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Health Illustrated Encyclopedia Multimedia H1N1 (swine) influenza 09/16/2011
Swine flu Causes, incidence, and risk factors: Earlier forms of the H1N1 virus were found in pigs. Over time, the virus changed (mutated) and infected humans. H1N1 was a new virus in humans in 2009, and it spread quickly around the world.
Health Illustrated Encyclopedia Multimedia Hairy cell leukemia 06/05/2012
Leukemic reticuloendotheliosis; HCL; Leukemia - hairy cell Causes, incidence, and risk factors: HCL is caused by the abnormal growth of B cells. The cells look "hairy" under the microscope because they have fine projections coming from their surface. HCL usually leads to low numbers of normal blood cells. The cause of this disease is unknown.
Health Illustrated Encyclopedia Multimedia Hallervorden-Spatz disease 08/28/2012
Pantothenate kinase-associated neurodegeneration Causes, incidence, and risk factors: Hallervorden-Spatz disease usually begins in childhood. Most cases of Hallervorden-Spatz disease are due to a defect in a gene that makes a protein called pantothenate kinase 2. Patients with this genetic defect have a buildup of iron in parts of the brain.
Health Illustrated Encyclopedia Multimedia Hammer toe 08/11/2012
Hammer toe is a deformity of the toe, in which the end of the toe is bent downward. Causes, incidence, and risk factors: Hammer toe usually affects the second toe. However, it may also affect the other toes. The toe moves into a claw-like position. The most common cause of hammer toe is wearing short, narrow shoes that are too tight. The toe is forced into a bent position. Muscles and tendons in the toe tighten and become shorter. Hammer toe is more likely to occur in: Women who wear shoes that do not fit well or have high heels Children who keep wearing shoes they have outgrown The condition may be present at birth (congenital) or develop over time.
Health Illustrated Encyclopedia Multimedia Hand-foot-mouth disease 08/10/2012
Coxsackievirus infection Causes, incidence, and risk factors: Hand-foot-and-mouth disease (HFMD) is most commonly caused by coxsackievirus A16, a member of the enterovirus family. The disease is not spread from pets, but it can be spread by person to person. You may catch it if you come into direct contact with nose and throat discharges, saliva, fluid from blisters, or the stools of an infected person.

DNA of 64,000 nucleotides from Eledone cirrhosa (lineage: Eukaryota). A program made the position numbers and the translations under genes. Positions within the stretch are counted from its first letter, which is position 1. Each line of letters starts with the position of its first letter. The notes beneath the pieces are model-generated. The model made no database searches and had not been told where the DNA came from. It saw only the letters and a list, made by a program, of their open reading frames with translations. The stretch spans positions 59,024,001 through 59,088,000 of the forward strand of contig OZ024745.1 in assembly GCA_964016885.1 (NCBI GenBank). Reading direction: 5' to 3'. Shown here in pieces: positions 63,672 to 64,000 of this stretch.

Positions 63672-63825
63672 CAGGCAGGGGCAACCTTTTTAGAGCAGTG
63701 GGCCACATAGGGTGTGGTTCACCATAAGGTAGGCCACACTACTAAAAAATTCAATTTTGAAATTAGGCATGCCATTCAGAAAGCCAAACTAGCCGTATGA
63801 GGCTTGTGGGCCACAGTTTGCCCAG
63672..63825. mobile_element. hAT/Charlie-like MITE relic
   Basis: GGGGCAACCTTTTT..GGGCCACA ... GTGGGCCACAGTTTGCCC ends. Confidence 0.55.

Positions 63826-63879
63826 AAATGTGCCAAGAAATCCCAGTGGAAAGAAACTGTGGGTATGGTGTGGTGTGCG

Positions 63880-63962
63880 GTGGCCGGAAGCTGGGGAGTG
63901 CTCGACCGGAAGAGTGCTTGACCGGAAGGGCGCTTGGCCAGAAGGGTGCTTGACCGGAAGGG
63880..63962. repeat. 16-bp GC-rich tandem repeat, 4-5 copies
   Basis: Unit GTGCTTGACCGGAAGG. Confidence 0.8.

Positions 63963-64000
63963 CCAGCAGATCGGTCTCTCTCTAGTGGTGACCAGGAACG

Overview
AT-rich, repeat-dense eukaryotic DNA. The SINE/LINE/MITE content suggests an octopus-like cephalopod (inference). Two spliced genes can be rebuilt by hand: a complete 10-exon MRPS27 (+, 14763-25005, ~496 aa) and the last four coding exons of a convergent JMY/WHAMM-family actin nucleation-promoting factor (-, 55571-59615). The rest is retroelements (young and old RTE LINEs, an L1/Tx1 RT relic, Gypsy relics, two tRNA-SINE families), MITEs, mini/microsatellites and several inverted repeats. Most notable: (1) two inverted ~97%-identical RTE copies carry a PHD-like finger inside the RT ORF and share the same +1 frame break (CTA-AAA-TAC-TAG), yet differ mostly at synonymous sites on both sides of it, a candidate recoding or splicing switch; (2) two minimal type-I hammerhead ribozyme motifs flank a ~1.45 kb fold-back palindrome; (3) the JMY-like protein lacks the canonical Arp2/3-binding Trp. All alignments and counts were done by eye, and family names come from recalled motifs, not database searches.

Health Illustrated Encyclopedia Multimedia Hantavirus 03/11/2011
Hantavirus pulmonary syndrome; Hemorrhagic fever with renal syndrome Causes, incidence, and risk factors: Hantavirus is carried by rodents, especially deer mice. The virus is found in their urine and feces, but it does not make the animal sick. It is believed that humans can get sick with this virus if they come in contact with contaminated dust from mice nests or droppings.
Health Illustrated Encyclopedia Multimedia Hardening of the arteries 06/03/2012
Atherosclerosis; Arteriosclerosis; Plaque buildup - arteries Causes, incidence, and risk factors: Hardening of the arteries is a process that often occurs with aging.
Health Illustrated Encyclopedia Multimedia Hartnup disorder 07/08/2012
Hartnup disorder is an inherited metabolic condition that involves the transport of certain amino acids (for example, tryptophan and histidine) in the small intestine and kidneys. Causes, incidence, and risk factors: Hartnup disorder is possibly the most common metabolic condition involving amino acids. It is an inherited condition. A child must inherit a copy of the defective gene from both parents in order to be seriously affected. The condition usually starts between ages 3 - 5 years.
Health Illustrated Encyclopedia Multimedia Head lice 02/21/2013
Pediculosis capitis - head lice Causes, incidence, and risk factors: Head lice infect hair on the head. Tiny eggs on the hair look like flakes of dandruff . However, instead of flaking off the scalp, they stay put. Head lice can live up to 30 days on a human.
Health Illustrated Encyclopedia Multimedia Hearing loss - infants 02/01/2012
Deafness - infants; Hearing impairment - infants; Conductive hearing loss - infants; Sensorineural hearing loss - infants; Central hearing loss - infants Causes, incidence, and risk factors: Although it is not common, some infants may have some hearing loss at birth. Hearing loss can also develop in children who had normal hearing as infants.
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